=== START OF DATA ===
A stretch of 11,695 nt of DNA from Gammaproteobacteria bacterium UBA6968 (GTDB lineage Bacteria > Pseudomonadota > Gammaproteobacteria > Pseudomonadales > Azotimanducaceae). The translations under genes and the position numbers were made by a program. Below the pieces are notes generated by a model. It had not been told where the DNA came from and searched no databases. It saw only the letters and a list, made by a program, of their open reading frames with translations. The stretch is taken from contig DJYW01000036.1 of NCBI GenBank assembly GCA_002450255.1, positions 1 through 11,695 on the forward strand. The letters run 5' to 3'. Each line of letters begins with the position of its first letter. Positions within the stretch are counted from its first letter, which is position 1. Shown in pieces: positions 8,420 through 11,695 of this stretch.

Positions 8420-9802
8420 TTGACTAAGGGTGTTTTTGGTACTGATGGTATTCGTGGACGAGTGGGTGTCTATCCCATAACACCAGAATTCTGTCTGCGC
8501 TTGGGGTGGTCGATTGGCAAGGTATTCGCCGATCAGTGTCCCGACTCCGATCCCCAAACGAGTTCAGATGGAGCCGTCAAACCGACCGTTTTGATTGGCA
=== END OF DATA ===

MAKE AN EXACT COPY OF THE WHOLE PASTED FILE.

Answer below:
A stretch of 11,695 nt of DNA from Gammaproteobacteria bacterium UBA6968 (GTDB lineage Bacteria > Pseudomonadota > Gammaproteobacteria > Pseudomonadales > Azotimanducaceae). The translations under genes and the position numbers were made by a program. Below the pieces are notes generated by a model. It had not been told where the DNA came from and searched no databases. It saw only the letters and a list, made by a program, of their open reading frames with translations. The stretch is taken from contig DJYW01000036.1 of NCBI GenBank assembly GCA_002450255.1, positions 1 through 11,695 on the forward strand. The letters run 5' to 3'. Each line of letters begins with the position of its first letter. Positions within the stretch are counted from its first letter, which is position 1. Shown in pieces: positions 8,420 through 11,695 of this stretch.

Positions 8420-9802
8420 TTGACTAAGGGTGTTTTTGGTACTGATGGTATTCGTGGACGAGTGGGTGTCTATCCCATAACACCAGAATTCTGTCTGCGC
8501 TTGGGGTGGTCGATTGGCAAGGTATTCGCCGATCAGTGTCCCGACTCCGATCCCCAAACGAGTTCAGATGGAGCCGTCAAACCGACCGTTTTGATTGGCA